Social media companies update policies on blocking extremism

Social media companies update policies on blocking extremism

If you can’t beat them, silence them.

That’s the foundation for a couple social media giants’ newest policies targeting extremist content, skirting a delicate balance between freedom of expression and helping people spread dangerous rhetoric.

Google, which owns YouTube, announced yesterday that it would dedicate more resources to identify and remove videos in violation of its community guidelines, which warn against “crossing the line” with any content that is violent, graphic or hateful.

Content will be monitored by propaganda experts and technology, such as computer-based video analysis.

Google’s new policy is also stricter for non-violent videos that include religious or racial prejudice. They can’t be removed, but a warning before viewing will now pop up, users can not recommend or comment on them and advertising is restricted — the original policy’s lone stipulation.

Facebook also relies on man and machine to quell extremist posts. Artificial intelligence uses image matching and linguistic-based techniques to avoid users posting any content that supports terrorism. It will also detect new fake accounts made by people who were previously deactivated and eradicate “terrorist clusters” by identifying and removing accounts that interacted with accounts disabled for terrorism.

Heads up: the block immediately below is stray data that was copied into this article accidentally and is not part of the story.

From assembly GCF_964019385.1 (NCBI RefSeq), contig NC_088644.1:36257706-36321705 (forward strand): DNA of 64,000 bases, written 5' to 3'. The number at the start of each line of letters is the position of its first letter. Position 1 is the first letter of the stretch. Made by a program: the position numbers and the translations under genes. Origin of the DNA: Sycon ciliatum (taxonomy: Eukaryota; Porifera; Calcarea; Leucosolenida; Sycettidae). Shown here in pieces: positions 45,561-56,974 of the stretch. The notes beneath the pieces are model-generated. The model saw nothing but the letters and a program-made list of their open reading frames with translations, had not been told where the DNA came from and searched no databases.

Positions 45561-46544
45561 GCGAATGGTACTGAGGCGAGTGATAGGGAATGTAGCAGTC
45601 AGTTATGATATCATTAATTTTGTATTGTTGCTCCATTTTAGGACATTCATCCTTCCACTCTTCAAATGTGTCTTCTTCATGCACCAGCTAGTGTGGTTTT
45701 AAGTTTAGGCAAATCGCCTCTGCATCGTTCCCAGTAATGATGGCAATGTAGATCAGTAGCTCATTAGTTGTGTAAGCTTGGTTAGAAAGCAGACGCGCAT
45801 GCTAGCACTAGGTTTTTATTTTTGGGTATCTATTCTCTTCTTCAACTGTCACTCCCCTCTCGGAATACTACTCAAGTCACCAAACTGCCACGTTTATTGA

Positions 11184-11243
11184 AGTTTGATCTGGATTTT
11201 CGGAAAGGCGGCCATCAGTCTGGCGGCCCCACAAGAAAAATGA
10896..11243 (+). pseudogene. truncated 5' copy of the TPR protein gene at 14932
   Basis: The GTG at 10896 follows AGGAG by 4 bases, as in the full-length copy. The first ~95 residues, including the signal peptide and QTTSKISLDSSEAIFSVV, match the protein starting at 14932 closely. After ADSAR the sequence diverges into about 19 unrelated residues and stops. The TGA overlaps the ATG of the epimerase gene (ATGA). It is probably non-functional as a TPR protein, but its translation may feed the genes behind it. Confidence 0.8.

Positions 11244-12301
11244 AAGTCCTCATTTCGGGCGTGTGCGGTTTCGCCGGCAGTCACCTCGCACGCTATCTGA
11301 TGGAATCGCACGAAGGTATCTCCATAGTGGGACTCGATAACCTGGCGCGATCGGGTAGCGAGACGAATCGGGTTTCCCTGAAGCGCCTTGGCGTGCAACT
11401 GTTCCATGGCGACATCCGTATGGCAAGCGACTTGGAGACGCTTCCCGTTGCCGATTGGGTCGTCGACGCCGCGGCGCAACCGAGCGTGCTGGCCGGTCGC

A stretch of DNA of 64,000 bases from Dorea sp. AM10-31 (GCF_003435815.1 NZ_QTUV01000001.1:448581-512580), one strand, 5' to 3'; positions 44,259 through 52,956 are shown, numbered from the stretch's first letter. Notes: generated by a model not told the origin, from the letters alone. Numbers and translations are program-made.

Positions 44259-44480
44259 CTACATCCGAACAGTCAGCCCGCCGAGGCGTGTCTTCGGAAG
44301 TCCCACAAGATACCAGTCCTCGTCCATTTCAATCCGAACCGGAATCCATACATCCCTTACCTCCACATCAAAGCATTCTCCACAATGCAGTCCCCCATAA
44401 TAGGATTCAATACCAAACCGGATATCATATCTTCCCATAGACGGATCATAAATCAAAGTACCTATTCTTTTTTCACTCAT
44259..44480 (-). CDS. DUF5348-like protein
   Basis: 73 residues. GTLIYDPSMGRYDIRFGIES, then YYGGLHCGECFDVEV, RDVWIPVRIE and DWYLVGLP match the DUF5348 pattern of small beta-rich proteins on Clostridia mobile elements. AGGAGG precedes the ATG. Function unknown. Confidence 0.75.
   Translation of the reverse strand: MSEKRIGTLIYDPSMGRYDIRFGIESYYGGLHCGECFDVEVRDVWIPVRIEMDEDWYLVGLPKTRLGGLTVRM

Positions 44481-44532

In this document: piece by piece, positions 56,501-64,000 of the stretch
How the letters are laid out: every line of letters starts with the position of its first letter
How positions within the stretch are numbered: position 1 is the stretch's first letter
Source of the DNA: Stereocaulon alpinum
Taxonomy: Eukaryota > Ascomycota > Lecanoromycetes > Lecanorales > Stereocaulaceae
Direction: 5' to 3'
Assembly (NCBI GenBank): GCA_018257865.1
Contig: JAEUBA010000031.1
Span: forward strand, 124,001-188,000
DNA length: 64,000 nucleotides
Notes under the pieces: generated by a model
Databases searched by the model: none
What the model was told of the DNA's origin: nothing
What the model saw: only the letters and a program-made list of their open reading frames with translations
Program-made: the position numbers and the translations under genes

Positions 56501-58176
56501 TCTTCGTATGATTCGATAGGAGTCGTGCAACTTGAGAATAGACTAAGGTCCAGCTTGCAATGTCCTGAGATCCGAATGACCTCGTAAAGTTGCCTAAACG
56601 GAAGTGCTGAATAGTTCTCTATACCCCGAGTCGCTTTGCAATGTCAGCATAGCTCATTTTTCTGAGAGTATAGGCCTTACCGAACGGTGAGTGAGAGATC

© Provided by Dennis Publishing LimitedUsers contribute by reporting potentially harmful content and identifying threats. The company also has more than 150 people — including former prosecutors and law enforcement employees — focusing most of their time on countering terrorism.

These advances were announced in light of recent terror attacks in Manchester and London — the latest occurring early this morning in Finsbury Park. Prime Minister Theresa May has responded with a stern message for social media outlets: find out a way to curtail these posts on social media, although there’s limits on what government can actually do.

Both companies’ sheer popularity make it a grandiose task. Nearly two billion people post on Facebook monthly in more than 80 languages, according to a blog post about its new tactics. And more than 400 hours of videos are uploaded to YouTube per minute.

You do the math.

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